Bless you, friends: if this sermon doesn’t do your souls good. it does mine“!

 Meanwhile. out at Pardshaw, the work was prospering; the flock was well shepherded by Richard Bowman (who afterwards moved to Cockermouth). Joseph Bailey. Mrs. Wood, of Pardshaw Hall, and Mr. and Mrs. Shilton, of Branthwaite. At Eaglesfield, a Chapel was built and opened in 1845. It was very much a local effort – stone being given from an adjoining building which was being taken down; local farmers helped by carting materials to and from the scene of operations, and many members of the society gave voluntary help to the building work after their ordinary day’s labour was done. Some of those who helped were the Misses Grave. John Wright. John Fox (joiner). John Fox (shoemaker). Joshua and An” Gibson and their sons. Ballantyne White and his wife. Joseph Robinson and Henry Dallon – the last-named also rendering service, when the Chapel was in use, by striking up the note for the hymns on his pitch-pipe!

 In the following year, a Wesleyan Chapel was built at Great Broughton – chiefly, it seems, through the efforts of the brothers John and Tyson Rigg. A great worker in the Broughton society at that time was Alexander Shepherd, who later met a tragic death in the limestone quarry at Brigham. Mr. Joseph B. Thornburn, of Papcastle, though a member of the Cockermouth society. also did much pioneering and canvassing for Christ and Methodism in Great Broughton. The 1846 “Midsummer Tea” of the Keswick society was notable for the fact that the two “guest” preachers for the day-the Revs. W. Morley Punshon. of Whitehaven. and Thomas M’Cullagh, of Workington – were both destined to become Presidents of the Conference. and two of Methodism’s “giants” of the last century. In 1847, Grange makes its first appearance on the circuit returns-showing two members of society, and two more “on trial.” Services were held in the kitchen of Mr. Thomas Threlkeld’s house-and they continued to be held regularly on his property for nearly fifty years, until a Chapel was built. In 1848, a room at “The Hill.” Bassenthwaite. was registered for public worship by Jonathan Slater, on behalf of the local Wesleyan society. In the same year, a new preaching place at Newlands was established – but it did not remain for long. and was soon removed. Also that year, a young man from Dearham was placed on the preachers’ list, and for over fifty years afterwards. William Cameron gave unstinted service to his Church and Circuit – as local preacher, steward and class leader. In 1850. the Braithwaite society moved from their meeting place at the house of John Bailiff. Lane Foot, to their new Chapel completed at a cost of £70. The trustees of the new building were James Postlethwaite, Joseph Hodgson, Joseph Spark, John Lancaster, Matthias Mumberson, John Telford, William Postlethwaite, Matthew Lee, Joseph Robinson, William Jeffery and John Todd. At about this time too a small society was formed at Sunderland. and services were held in a farmhouse in the village.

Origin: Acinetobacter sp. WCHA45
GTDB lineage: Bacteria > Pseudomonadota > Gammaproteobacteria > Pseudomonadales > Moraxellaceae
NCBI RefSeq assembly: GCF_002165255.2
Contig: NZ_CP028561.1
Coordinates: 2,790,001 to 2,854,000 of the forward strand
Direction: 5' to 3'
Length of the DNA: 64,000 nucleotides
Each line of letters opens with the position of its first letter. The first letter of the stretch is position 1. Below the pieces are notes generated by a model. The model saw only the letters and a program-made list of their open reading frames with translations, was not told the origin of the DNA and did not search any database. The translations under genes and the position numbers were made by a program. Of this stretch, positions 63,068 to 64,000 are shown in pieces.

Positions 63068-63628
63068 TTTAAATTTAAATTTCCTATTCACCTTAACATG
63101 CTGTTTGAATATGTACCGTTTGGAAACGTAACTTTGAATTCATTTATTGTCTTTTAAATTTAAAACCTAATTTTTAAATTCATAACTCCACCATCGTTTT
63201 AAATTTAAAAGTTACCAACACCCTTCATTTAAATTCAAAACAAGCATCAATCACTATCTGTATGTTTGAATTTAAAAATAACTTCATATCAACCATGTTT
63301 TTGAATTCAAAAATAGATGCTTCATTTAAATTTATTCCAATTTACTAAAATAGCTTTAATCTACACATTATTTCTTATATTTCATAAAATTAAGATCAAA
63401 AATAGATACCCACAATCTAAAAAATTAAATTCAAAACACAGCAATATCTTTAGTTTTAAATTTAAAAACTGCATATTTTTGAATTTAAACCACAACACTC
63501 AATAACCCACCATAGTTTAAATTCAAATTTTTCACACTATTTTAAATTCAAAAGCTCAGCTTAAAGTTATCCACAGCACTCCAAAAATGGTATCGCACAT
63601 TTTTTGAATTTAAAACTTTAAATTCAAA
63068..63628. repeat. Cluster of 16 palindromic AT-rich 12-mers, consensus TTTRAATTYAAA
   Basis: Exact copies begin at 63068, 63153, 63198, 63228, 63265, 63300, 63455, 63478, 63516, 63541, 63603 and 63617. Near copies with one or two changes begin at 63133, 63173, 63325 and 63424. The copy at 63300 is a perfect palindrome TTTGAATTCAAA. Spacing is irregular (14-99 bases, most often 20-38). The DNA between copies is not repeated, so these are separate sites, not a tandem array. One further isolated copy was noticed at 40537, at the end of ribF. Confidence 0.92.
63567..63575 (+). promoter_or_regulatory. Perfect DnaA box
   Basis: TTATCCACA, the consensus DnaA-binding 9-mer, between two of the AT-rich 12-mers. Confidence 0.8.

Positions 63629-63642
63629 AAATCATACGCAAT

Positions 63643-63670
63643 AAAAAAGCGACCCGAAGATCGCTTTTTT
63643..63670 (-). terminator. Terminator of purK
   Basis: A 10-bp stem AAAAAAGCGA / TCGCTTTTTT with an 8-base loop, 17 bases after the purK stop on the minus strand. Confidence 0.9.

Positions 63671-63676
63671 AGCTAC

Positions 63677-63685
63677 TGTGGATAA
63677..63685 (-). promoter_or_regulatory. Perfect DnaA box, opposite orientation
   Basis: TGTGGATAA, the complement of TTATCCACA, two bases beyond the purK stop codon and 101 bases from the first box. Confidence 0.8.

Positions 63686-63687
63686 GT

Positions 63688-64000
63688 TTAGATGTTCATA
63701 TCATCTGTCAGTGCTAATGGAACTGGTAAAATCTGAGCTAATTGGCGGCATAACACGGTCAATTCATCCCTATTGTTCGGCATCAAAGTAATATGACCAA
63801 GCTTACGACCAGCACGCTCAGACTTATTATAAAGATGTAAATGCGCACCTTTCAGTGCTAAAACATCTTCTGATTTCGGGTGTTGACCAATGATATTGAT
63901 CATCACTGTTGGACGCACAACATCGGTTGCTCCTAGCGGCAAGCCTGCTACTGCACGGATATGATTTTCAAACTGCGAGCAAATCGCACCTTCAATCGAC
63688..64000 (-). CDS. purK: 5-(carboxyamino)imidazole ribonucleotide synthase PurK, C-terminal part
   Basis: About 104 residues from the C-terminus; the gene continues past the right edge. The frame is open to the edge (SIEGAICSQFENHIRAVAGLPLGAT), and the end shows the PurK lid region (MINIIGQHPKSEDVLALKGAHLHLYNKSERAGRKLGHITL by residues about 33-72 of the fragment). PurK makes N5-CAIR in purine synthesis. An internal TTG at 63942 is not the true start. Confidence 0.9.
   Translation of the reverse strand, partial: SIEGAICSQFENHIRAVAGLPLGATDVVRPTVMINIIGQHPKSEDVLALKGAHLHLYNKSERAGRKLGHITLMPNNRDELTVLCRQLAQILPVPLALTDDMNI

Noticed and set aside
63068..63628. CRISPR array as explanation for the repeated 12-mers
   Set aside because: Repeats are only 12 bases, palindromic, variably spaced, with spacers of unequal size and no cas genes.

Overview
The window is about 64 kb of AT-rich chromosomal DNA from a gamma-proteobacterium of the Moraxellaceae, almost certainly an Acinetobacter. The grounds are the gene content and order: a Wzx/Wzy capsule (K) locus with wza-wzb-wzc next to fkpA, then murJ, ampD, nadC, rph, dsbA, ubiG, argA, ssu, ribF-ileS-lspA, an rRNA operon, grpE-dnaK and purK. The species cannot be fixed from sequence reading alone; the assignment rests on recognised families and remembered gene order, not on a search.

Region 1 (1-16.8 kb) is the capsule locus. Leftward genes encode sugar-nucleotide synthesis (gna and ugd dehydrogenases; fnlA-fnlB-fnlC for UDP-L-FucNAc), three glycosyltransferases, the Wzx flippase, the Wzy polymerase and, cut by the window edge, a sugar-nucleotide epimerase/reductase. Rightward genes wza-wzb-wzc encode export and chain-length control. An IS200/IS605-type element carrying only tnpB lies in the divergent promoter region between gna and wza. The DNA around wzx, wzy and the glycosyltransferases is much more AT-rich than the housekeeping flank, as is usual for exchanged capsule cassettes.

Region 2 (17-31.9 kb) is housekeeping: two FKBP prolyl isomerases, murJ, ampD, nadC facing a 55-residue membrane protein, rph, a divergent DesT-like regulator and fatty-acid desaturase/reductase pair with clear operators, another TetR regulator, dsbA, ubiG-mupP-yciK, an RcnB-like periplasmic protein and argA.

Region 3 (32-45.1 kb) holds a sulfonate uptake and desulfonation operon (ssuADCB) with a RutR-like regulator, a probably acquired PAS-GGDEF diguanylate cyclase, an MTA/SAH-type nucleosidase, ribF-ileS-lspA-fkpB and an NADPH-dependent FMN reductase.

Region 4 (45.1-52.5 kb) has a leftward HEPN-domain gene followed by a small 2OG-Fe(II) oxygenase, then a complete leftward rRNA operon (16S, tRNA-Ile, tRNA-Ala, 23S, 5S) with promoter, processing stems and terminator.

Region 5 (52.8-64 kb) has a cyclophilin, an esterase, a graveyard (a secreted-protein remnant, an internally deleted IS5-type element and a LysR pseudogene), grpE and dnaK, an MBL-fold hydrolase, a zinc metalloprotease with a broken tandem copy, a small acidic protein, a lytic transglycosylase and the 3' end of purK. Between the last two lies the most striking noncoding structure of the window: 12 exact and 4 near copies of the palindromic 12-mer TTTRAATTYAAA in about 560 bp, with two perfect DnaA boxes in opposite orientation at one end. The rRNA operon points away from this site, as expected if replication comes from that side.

We turn now to look back over the 1840s for a brief mention of some o[ the ministers who laboured in the district. Timothy R. Moxson was the junior minister in Keswick in 1844; Robert Raworth in 1845; and Joseph Hirst ministered in 1846. In 1848 and 1849. the junior ministers – William Williams and John Elam – for some reason were removed to Wigton – but Thomas H. Hill. in 1850 was stationed back in Keswick being followed, in turn, by James Chalmers. M.A. and Rupert Chawner.  Superintendents of the Workington Circuit included Joseph Jackson – “a good man, but handicapped by being a heavy drinker“; Moses Rayner of whom a biographer declared: “He was humble, meek. forbearing, merciful, peaceable. fatherly, brotherly, sympathetic. helpful, humane, candid, good-tempered, true, honest, just, pure, lovely: he bore all things. believed all things, hoped all things. endured all things; was gentle, full of mercy and good fruits, without partiality and without hypocrisy.” From that description, one feels it may safely be assumed that Moses Rayner was a good man! Then there was John Haigh -” rather stern and unapproachable”: James Lemmon -“a cheery personality, but without either gifts or vigour“; and also Hugh Johnson – but of him apparently the biographers have nothing to report. Junior ministers were, in succession, Michael Johnson, Thomas H, Walsh, Thomas M’Cullagh, John Parsons, William L, Horton and Edward Baylis. Of the last-named, it is recorded that he remained a bachelor all his life, and “if you had seen how far he reached his hand out to shake hands with a lady-you wouldn’t have been surprised“! Mr. Baylis. however ministered at Cockermouth in 1849-50 at a time when severe cholera was raging; there were many deaths and – a fact probably not unconnected – a great increase in both the number of, and attendance at, prayer meetings. Edward Baylis was a very devout man. often spending the whole of Saturday in prayer for Sunday – refusing even to have a letter sent in to him.